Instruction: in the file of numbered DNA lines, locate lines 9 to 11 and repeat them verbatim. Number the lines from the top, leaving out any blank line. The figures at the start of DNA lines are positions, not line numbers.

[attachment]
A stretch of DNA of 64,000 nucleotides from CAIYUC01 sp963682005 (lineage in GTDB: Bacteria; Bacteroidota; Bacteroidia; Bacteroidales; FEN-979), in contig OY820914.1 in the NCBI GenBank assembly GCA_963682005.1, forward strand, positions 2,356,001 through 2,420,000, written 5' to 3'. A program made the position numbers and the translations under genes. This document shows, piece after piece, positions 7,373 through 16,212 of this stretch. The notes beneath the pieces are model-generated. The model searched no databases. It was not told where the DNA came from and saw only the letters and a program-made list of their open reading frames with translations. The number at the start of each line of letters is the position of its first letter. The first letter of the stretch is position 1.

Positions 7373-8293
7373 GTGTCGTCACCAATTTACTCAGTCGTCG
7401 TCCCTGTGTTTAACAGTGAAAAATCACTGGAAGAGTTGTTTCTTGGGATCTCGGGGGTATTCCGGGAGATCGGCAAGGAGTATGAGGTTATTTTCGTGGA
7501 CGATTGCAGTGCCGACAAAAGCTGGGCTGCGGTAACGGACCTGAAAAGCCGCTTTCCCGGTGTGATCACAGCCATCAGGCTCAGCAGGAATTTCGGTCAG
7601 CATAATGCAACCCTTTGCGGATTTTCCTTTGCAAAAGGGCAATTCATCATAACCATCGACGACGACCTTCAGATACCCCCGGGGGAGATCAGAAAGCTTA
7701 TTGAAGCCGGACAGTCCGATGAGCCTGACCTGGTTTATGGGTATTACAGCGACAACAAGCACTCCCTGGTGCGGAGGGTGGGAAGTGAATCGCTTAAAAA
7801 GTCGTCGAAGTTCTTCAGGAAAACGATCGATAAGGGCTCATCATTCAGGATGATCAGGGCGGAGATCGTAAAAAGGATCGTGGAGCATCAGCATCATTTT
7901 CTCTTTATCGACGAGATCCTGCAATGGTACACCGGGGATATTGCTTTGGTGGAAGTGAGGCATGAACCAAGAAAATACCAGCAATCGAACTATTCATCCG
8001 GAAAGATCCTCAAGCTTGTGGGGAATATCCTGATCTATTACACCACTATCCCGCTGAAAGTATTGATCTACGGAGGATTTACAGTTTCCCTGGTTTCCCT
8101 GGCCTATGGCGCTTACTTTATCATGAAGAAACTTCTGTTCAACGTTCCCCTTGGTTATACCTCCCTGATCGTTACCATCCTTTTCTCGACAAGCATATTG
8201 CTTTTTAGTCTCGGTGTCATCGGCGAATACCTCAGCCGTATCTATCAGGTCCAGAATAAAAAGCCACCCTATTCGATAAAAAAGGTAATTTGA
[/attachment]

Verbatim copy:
7901 CTCTTTATCGACGAGATCCTGCAATGGTACACCGGGGATATTGCTTTGGTGGAAGTGAGGCATGAACCAAGAAAATACCAGCAATCGAACTATTCATCCG
8001 GAAAGATCCTCAAGCTTGTGGGGAATATCCTGATCTATTACACCACTATCCCGCTGAAAGTATTGATCTACGGAGGATTTACAGTTTCCCTGGTTTCCCT
8101 GGCCTATGGCGCTTACTTTATCATGAAGAAACTTCTGTTCAACGTTCCCCTTGGTTATACCTCCCTGATCGTTACCATCCTTTTCTCGACAAGCATATTG